When the COVID-19 pandemic hit, epidemiologist Amy Hockett knew early on that what she was witnessing would trigger unparalleled needs for her county in Iowa.
Linn County, home to Cedar Rapids, is the state’s second most populous county, with more than 225,000 residents. By early March the mounting number of hospitalized victims in the county due to the pandemic had already stretched medical resources.
More alarming, the region’s first responders were falling ill, depleting the main core of those fighting COVID-19 at a time when they were needed most.
As the pandemic shut down schools and businesses, many people needed help securing food and shelter. The problems were compounded as local meat-packing plants slowed or closed and employees—including many recent immigrants—found themselves without a livelihood and with limited knowledge about where to turn for help. Anxious parents, teachers, and community leaders sought clear, concise, and authoritative information.
That’s when Hockett decided she had to act. Hockett realized the crisis could devastate her community. In her eyes, what the community needed was someone to successfully assemble all the relevant data to help leaders coordinate their responses and provide resources where they were needed most.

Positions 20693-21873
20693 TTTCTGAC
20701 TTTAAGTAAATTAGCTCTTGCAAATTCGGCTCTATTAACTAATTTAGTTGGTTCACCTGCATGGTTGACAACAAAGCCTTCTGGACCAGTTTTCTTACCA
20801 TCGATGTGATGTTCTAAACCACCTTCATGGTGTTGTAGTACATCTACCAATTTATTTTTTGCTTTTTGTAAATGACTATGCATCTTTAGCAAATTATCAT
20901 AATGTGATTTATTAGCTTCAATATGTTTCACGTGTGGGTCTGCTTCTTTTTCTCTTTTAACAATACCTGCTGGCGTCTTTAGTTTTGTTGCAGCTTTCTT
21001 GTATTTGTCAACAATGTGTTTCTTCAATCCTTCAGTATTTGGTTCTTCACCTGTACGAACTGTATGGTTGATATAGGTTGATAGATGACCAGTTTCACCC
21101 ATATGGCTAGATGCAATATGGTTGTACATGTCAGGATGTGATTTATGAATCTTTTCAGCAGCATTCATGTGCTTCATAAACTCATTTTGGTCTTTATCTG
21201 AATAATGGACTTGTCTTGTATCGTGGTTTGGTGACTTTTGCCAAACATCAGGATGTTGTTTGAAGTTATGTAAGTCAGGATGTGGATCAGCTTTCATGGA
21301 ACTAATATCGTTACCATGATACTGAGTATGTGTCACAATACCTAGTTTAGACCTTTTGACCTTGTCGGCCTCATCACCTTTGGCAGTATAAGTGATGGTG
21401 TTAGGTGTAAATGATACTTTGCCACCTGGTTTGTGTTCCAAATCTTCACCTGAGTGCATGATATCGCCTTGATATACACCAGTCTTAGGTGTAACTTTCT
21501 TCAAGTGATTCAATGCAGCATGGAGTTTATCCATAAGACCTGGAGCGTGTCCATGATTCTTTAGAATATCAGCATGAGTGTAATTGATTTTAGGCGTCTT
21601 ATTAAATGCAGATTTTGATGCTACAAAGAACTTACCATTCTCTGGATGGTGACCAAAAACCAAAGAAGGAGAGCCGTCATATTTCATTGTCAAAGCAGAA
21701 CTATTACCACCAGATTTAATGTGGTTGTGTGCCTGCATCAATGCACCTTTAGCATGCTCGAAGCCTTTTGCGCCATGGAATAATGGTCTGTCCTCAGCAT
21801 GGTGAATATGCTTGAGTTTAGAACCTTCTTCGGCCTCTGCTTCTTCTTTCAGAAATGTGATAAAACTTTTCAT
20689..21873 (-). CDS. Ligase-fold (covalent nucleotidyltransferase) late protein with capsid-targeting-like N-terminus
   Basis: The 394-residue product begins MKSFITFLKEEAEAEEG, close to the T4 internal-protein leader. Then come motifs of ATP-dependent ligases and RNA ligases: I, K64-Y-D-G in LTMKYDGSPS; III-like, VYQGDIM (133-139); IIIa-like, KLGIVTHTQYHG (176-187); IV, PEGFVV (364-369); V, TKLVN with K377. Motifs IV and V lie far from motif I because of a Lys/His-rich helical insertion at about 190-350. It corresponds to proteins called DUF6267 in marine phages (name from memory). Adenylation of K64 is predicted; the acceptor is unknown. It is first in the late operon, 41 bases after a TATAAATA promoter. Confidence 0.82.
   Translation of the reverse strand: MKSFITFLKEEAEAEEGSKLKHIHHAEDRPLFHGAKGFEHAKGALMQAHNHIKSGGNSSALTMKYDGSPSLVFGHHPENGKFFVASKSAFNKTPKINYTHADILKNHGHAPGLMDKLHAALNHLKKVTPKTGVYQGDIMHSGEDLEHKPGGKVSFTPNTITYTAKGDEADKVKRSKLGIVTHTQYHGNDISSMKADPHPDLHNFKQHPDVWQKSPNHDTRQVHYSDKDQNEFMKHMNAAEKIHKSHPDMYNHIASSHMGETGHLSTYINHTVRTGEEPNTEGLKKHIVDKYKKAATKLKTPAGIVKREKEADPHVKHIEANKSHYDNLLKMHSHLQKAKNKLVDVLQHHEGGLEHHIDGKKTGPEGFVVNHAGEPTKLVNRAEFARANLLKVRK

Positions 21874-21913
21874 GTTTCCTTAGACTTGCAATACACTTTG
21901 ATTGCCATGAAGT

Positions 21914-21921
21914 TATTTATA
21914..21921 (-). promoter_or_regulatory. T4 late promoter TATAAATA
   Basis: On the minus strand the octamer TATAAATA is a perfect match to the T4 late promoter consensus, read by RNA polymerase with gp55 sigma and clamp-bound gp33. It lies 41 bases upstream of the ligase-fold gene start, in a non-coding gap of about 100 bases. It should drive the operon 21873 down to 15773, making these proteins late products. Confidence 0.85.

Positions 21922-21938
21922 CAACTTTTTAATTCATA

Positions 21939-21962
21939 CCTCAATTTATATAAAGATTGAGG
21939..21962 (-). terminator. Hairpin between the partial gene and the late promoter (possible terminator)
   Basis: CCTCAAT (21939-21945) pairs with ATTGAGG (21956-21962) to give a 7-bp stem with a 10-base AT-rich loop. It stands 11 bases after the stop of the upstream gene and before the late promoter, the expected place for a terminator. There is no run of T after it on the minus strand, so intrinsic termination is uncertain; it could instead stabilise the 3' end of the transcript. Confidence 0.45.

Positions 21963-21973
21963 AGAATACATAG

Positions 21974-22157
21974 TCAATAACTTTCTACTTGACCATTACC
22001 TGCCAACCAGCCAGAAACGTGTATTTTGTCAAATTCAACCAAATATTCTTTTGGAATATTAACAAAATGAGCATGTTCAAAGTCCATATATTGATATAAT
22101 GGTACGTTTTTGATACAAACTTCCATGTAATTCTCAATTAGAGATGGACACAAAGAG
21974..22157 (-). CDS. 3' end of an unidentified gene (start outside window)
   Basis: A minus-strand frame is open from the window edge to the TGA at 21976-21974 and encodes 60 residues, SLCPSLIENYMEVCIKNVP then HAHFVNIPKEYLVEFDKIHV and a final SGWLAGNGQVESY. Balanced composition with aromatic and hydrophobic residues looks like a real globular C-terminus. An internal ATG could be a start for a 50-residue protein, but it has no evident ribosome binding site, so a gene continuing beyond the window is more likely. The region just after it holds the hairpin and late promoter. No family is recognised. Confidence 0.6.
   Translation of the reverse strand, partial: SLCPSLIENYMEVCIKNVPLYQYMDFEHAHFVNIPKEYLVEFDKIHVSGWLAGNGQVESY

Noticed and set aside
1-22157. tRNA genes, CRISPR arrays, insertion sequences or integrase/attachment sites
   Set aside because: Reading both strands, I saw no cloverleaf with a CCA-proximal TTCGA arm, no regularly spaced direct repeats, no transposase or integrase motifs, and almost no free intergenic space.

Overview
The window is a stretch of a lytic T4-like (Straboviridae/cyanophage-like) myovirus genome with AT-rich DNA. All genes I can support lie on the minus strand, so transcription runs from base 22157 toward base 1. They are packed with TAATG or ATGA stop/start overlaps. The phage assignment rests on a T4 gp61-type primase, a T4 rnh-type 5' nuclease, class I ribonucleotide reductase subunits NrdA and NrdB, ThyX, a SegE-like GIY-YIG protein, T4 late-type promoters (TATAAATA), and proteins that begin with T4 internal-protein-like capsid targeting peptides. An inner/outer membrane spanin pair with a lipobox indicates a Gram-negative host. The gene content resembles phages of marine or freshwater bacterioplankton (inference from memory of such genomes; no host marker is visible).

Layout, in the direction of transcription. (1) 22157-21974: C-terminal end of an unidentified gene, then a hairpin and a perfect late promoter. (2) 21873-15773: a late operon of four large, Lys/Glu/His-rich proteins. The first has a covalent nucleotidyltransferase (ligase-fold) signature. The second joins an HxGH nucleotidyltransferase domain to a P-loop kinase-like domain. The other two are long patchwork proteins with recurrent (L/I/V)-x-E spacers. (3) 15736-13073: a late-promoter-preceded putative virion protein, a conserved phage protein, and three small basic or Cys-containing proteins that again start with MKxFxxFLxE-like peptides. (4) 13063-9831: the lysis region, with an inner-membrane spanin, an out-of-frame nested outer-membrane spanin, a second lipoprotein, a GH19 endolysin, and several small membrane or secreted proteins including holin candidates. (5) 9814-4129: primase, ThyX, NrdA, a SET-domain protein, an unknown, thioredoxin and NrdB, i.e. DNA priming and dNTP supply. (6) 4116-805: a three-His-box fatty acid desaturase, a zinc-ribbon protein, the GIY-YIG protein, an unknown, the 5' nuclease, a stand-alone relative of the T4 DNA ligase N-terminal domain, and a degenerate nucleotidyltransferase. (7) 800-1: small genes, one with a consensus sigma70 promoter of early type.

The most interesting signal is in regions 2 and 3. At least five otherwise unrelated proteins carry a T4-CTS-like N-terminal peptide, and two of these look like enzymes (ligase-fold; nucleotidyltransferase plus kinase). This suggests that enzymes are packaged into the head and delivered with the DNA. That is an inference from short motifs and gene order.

Although she did not have extensive training in geographic information system (GIS) technology or the location intelligence derived from geographic analysis, Hockett understood that it would be an extremely useful tool for compiling, analyzing, and visualizing data and trends and communicating that insight in ways everyone could understand. She also believed that, given the depth of the crisis, she had to expand her sense of what an epidemiologist could do in a moment like this.
“I never thought I’d be part of the emergency response,” Hockett said. “In my everyday work, I’m at my desk, and I get to look at data. But that human aspect is always really important to me—being able to help anybody in any way that I can.”
To get community members that data they needed, Hockett decided to create a COVID-19 dashboard. At first, the goal was just to deliver basic information out to members of the public, so they could visualize the spread and assess the risks. “How many cases do we have today? Who is being impacted? That was our very early goal,” Hockett said.
We built relationships early on, and people know to come to us for support now. Going through a derecho and COVID-19 has really helped illustrate the power of GIS and what we can do.
Her work was inspired by the work of people from Johns Hopkins University, who had then started compiling national and international statistics on the spread, incidence, hospitalizations, and deaths related to COVID-19.
Making Mission-Critical Information Accessible
Similar to the Johns Hopkins’s effort, the Linn County dashboard was to be publicly available, easy to understand, and with data streaming in near real time.